The basic wage is $5.08 a day, but the company says that workers can earn more in additional payments for performing particular tasks. It says it also provides free housing, education and health care and subsidised rice.

In April Liberia’s House of Representatives agreed a Decent Work Bill setting the minimum wage for skilled workers at $6 a day, with a lower rate of $4 for unskilled and domestic workers. The decision was endorsed by the Senate in September.

In 2006 a UN report on human rights on Liberia’s rubber plantations criticised Firestone for the state of worker housing, which it noted had not been renovated since the houses were built more than seventy years earlier.

The company has also faced accusations of failing to tackle child labour, including in the UN report, which noted that it did not effectively monitor its own policy, which bars the employment of anyone under the age of 18.

However, in 2011, a US court finally threw out a case brought by a group of 23 Liberian children aged from six to 16, who claimed that they worked on the plantation as tappers, extracting latex from the trees. Lawyers for the children argued that they helped their parents with the work but the court ruled that the company was not responsible for any work done by the children.

In a written ruling, Judge Richard Posner, wrote that: ‘Conceivably, because the fathers of the children on the plantation are well paid by Liberian standards, even the children who help their fathers with the work are, on balance, better off than the average Liberian child, and would be worse off if their fathers, unable to fill their daily quotas, lost their jobs or had to pay adult helpers.’

Firestone Natural Rubber Company is part of the giant Bridgestone corporation, which produces tyres under the Firestone and Bridgestone brands for the international market, including the UK, US and continental Europe. It is one of the world’s top three tyre companies.

Firestone Natural Rubber Company President and managing director Edmundo Garcia, speaking to MailOnline at the plantation, confirmed families of dead workers had been asked to leave.

‘The family gets death benefits but unfortunately they have to move out,’ he said. He said he did not know how many families had been asked to leave the plantation.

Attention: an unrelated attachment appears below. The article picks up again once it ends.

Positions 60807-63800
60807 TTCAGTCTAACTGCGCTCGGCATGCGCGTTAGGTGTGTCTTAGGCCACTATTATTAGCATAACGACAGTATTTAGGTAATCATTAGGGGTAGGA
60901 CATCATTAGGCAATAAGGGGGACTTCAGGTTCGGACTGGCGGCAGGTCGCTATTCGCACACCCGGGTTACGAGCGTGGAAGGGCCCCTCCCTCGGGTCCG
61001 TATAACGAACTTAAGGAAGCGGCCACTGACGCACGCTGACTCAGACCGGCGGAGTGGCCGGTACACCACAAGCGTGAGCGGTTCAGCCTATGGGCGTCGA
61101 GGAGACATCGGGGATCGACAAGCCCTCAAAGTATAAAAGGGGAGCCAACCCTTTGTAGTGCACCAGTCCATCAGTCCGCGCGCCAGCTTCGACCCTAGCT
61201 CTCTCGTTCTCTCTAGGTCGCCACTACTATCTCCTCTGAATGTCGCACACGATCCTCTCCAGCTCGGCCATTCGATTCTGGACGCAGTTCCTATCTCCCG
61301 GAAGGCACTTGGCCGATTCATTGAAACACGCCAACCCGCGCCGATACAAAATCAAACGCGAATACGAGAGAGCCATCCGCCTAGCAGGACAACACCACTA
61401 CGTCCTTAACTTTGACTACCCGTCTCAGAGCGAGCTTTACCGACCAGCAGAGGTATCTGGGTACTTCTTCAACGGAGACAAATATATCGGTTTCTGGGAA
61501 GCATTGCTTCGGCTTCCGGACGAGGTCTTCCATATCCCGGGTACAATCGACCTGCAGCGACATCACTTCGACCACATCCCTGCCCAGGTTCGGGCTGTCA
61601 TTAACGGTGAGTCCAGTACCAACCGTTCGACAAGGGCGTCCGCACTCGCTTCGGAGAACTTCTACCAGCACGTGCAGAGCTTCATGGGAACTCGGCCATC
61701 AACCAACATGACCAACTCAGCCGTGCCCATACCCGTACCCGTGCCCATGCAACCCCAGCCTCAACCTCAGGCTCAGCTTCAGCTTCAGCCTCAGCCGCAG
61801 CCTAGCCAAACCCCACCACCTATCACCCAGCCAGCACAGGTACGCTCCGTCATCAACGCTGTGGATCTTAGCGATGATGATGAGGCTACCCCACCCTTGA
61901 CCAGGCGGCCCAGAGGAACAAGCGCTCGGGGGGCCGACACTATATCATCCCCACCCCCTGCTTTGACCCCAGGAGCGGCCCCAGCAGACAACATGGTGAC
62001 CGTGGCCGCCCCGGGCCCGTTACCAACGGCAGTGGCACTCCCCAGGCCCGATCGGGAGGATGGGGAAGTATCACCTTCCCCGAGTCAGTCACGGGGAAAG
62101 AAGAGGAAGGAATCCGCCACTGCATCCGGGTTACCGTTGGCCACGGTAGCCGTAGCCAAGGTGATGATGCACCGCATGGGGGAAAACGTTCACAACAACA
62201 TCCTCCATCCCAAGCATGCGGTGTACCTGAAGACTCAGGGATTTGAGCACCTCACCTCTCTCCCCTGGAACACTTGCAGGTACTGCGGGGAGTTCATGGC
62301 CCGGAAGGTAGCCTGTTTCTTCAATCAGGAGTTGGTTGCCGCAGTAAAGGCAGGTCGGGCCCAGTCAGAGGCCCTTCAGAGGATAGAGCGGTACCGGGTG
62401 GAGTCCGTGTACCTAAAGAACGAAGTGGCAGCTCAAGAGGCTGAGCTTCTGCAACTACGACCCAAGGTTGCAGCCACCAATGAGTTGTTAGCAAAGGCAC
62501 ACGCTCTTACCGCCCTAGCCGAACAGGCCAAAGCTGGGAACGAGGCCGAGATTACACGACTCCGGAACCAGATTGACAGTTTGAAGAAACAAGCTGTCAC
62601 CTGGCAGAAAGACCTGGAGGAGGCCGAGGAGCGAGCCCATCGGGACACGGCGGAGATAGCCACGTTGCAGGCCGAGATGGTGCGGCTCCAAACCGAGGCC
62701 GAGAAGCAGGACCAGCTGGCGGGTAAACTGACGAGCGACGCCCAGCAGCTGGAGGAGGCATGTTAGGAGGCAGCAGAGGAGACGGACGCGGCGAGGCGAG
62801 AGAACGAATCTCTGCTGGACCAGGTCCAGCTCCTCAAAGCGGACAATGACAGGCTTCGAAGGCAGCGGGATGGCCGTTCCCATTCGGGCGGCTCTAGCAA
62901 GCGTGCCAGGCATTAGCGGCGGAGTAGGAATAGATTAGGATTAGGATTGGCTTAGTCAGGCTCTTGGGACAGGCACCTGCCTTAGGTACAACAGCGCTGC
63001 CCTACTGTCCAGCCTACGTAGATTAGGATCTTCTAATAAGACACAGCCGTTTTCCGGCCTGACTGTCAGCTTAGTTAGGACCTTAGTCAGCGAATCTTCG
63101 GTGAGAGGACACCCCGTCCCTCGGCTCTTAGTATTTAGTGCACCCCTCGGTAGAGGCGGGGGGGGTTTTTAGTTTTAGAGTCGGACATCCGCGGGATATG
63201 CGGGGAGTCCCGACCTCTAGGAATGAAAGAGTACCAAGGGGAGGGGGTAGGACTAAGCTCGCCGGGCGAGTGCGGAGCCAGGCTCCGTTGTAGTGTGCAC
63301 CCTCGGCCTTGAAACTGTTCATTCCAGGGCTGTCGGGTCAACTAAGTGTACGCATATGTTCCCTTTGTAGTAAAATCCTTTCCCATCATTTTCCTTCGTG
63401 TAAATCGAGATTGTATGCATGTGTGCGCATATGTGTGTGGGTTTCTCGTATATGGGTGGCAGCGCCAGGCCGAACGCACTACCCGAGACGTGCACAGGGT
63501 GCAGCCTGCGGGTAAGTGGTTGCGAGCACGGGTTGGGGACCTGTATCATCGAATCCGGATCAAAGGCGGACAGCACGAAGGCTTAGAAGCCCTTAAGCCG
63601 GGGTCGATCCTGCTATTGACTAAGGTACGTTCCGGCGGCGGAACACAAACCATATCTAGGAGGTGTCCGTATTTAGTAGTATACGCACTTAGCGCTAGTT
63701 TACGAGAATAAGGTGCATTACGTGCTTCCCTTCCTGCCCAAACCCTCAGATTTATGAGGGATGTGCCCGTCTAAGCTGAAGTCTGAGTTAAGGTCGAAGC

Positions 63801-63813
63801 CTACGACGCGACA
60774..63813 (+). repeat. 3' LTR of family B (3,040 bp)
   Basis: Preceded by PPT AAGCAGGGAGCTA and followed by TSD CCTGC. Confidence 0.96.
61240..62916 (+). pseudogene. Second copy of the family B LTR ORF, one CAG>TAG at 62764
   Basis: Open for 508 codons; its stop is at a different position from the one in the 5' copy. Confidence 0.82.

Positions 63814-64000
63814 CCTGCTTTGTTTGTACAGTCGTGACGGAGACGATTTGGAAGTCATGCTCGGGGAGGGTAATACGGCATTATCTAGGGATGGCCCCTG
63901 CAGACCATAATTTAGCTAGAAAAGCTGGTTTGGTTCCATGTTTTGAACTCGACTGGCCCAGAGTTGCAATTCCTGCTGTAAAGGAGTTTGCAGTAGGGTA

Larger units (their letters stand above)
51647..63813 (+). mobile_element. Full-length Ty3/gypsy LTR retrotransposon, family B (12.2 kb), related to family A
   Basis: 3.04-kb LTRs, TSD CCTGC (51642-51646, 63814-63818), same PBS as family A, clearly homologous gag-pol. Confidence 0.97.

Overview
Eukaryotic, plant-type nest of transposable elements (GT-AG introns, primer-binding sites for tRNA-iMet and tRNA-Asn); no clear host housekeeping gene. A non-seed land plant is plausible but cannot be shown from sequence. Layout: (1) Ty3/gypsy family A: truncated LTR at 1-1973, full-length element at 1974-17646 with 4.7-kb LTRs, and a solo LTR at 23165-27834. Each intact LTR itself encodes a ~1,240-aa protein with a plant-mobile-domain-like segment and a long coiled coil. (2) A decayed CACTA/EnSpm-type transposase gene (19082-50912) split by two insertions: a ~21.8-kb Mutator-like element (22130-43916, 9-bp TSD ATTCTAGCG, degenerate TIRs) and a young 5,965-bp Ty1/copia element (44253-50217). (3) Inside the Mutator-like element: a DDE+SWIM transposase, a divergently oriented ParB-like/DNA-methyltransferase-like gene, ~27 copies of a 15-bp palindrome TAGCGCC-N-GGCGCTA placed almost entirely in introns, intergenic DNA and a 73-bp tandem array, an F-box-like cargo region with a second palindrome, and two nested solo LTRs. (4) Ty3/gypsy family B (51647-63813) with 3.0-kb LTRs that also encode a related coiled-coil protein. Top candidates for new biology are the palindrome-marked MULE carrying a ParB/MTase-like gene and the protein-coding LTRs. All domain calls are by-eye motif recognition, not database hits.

‘We don’t have that many employees who died. I don’t know offhand,’ he said.

He said the company provided death benefits in accordance with its union agreement.

The company has been praised by the US Centre for Disease Control for the way in which it brought the outbreak on the plantation under control after deaths peaked in September.

Garcia, who lives in Nashville when he is not in Liberia, said the first case was identified on Sunday March 30.

At the time the only known Ebola cases were in the north, in Lofa county.

‘We were really surprised to have got it here,’ he said.

‘We were informed by the Ministry of Health. It was almost midnight when I got the call. I was told that we had a positive patient who had fled the clinic in Lofa.’

The infected woman was the wife of a Firestone employee who had travelled from the north of the country.

Garcia said that there was never any point at which the company considered stopping production or sealing off the plantation.

‘Why didn’t we lock it down? It is very porous. There are no fences. People can cross through any part [of the plantation]. There are a lot of footpaths and there are many roads going through the property.

‘Locking our place down was just not possible. Our borders run for 90 miles. You can’t secure a place just with fencing. People will still go through.’

Asked whether the company could have afforded to have shut down production to try to contain the outbreak at its height, Garcia said that had not been considered.

‘We are not very wealthy. It is a very challenging business and Ebola has made our operations more difficult,’ he said.

‘A lot of other companies left but we couldn’t leave them [the employees].

‘There are thousands of people who rely on us. The best was to control Ebola was to do what we did.’

What the company decided to do instead, after the first case, was to set up its own treatment centre and to do whatever it could to inform those living on the plantation about the dangers and how they could be avoided..

‘On the Monday morning we called a meeting to found out what we could do and we found that we had to deal with the situation ourselves. There were no Ebola treatment centres around Monrovia. We had to quickly learn about Ebola. None of us knew what it was.

‘We made plans to isolate the patients and to quarantine the family.’

Preventing the spread of the disease was vital, he said. The company set up an Ebola War Room in its offices on the plantation, where it mapped the outbreak and planned its response.